CALIFORNIA | LOCAL
November 30, 2003 | Joel Rubin, Times Staff Writer
When wildfires tore through here last month, 94-year-old Frances Jones escaped minutes before flames engulfed her home. Within days, San Pasqual's tribal council had cut her a check to help pay for food and clothing. Jones' neighbors, Lorraine and Natalia Orosco, lost their childhood home and two trailer-houses. But when they asked tribal officials for help, they were told they didn't qualify for the aid Jones received.
CALIFORNIA | LOCAL
December 7, 1987 | NANCY RAY, Times Staff Writer
In a cold drizzling rain at daylight 141 years ago, Brig. Gen. Stephen W. Kearny's mounted troops swooped down into the San Dieguito Valley near Lake Hodges to attack a smaller force of crack Mexican Californios lodged in an Indian village there. The result was disaster for the U.S. troops. In the bloodiest battle of the Mexican War, 22 American soldiers and one Mexican fighter were killed.
BUSINESS
August 13, 1991 | TOM GORMAN, TIMES STAFF WRITER
Taking a cue from similar--and successful--ventures in the Palm Springs area, the San Pasqual Indian band of Mission Indians has announced construction of 600 manufactured houses on reservation land. The housing project northeast of Escondido is the first on an Indian reservation in San Diego County. It is projected to generate $100 million in revenue--reflecting future, inflated dollars--for the Indians over the next 50 years.
CALIFORNIA | LOCAL
August 13, 1991 | TOM GORMAN, TIMES STAFF WRITER
Taking a cue from similar--and successful--ventures in the Palm Springs area, the San Pasqual Indian band of Mission Indians has announced that 600 manufactured houses will be built on reservation land. The housing project northeast of Escondido will be the first on an Indian reservation in San Diego County. It is projected to generate $100 million in revenue--reflecting future, inflated dollars--for the Indians over the next 50 years.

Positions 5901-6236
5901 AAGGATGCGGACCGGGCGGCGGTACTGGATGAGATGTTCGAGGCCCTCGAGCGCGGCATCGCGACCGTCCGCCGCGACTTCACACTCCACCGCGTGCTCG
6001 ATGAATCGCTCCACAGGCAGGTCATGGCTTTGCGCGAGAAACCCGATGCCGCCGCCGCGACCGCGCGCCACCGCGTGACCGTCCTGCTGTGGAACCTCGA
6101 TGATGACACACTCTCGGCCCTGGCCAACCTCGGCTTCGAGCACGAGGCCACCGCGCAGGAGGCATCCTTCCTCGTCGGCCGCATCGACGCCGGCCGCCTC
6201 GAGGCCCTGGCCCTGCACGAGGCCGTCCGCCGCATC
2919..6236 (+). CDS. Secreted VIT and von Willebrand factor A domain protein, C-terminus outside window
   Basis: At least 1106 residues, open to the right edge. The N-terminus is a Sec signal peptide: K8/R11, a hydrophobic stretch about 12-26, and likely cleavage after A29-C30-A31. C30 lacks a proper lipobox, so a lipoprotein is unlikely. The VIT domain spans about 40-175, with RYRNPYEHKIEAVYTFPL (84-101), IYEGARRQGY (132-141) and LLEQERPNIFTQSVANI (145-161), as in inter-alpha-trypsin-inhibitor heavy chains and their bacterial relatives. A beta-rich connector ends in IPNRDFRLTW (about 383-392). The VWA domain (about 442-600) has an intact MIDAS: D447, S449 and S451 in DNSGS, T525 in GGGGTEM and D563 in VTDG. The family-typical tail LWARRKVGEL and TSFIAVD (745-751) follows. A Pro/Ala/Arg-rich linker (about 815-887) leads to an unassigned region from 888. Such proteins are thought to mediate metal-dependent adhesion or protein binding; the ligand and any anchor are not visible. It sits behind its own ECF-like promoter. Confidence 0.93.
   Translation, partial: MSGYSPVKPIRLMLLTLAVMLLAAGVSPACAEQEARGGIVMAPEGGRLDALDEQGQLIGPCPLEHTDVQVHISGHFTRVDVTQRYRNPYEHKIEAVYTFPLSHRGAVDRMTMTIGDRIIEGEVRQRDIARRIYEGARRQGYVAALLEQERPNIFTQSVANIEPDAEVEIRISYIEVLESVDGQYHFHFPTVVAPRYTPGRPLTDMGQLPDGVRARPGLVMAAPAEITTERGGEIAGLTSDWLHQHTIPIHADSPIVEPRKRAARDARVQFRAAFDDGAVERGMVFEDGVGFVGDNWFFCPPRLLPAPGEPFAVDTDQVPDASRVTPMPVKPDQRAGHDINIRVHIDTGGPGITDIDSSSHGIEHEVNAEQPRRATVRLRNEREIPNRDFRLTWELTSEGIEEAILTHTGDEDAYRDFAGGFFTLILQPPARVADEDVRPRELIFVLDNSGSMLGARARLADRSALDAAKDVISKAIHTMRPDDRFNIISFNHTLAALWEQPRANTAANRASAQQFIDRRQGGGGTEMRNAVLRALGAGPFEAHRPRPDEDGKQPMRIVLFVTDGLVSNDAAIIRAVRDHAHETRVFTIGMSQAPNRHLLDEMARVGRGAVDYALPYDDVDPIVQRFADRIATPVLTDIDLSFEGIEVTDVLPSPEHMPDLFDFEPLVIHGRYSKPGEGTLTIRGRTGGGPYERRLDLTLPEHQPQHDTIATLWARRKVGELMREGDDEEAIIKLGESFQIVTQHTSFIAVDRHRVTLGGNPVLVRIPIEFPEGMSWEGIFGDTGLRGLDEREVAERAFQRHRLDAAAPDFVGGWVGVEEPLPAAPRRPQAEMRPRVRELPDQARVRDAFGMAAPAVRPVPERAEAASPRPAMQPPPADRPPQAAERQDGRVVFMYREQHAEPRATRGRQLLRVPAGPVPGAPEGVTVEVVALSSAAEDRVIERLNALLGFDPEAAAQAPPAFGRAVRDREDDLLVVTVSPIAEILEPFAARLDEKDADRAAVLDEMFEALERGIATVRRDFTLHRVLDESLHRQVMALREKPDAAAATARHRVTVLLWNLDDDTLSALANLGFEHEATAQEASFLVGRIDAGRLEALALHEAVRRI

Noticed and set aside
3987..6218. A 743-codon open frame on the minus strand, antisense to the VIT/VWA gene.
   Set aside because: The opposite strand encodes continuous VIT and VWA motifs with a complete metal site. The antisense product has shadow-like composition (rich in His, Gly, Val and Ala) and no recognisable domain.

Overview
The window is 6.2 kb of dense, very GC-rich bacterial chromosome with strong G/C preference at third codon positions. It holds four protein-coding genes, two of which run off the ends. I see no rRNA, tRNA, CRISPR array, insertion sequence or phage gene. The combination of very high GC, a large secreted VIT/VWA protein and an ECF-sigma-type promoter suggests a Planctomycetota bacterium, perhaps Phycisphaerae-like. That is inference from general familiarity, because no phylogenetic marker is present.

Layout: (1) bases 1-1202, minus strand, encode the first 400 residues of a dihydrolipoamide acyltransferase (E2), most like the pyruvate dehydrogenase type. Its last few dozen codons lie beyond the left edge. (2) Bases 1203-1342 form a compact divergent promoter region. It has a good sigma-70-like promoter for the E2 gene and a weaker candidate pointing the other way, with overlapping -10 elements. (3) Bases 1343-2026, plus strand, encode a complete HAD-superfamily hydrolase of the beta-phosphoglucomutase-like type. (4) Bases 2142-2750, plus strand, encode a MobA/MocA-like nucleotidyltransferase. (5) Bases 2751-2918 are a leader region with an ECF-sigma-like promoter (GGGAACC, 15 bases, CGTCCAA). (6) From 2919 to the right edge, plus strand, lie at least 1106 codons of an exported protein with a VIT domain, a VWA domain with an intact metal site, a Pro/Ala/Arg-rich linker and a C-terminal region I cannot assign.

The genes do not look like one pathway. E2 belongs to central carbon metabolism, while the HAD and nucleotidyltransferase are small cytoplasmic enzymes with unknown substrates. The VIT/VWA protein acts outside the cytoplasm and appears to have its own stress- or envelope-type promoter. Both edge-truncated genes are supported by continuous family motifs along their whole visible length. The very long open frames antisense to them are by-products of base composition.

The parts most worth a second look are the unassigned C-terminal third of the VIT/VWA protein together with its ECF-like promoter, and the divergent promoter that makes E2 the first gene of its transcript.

CALIFORNIA | LOCAL
December 28, 1990 | MARK PLATTE, TIMES STAFF WRITER
The family of a 2-year-old boy who drowned in a canal June 15 on the San Pasqual Indian Reservation filed a $24-million lawsuit Thursday that charged the city of Escondido and the Vista Irrigation District with failing to maintain a fence through which the toddler crawled. Bani Reyes spent 10 minutes under water before a 16-year-old girl squeezed through a hole in the fence and grabbed him as he floated by. Paramedics tried to revive the toddler, who died 12 hours later.
NEWS
July 3, 1988 | TOM GORMAN, Times Staff Writer
On the surface, there wouldn't seem to be a compelling reason to claim kinship to the San Pasqual Indians, who live on a dusty reservation in the dry hills above Valley Center, northeast of Escondido. The tribal chairwoman herself says that if she didn't already live there, she probably wouldn't move on the reservation, with drug trafficking, car thievery and rampant vandalism she says occurs there.
CALIFORNIA | LOCAL
July 3, 1988 | TOM GORMAN, Times Staff Writer
On the surface, there wouldn't seem to be a compelling reason to claim kinship with the San Pasqual Indians, who live on a patchwork reservation in the dry, dusty hills above Valley Center, northeast of Escondido. The tribal chairwoman herself says that, if she didn't already live there, she probably wouldn't move onto the reservation, what with drug trafficking, car thievery and rampant vandalism she says occurs there.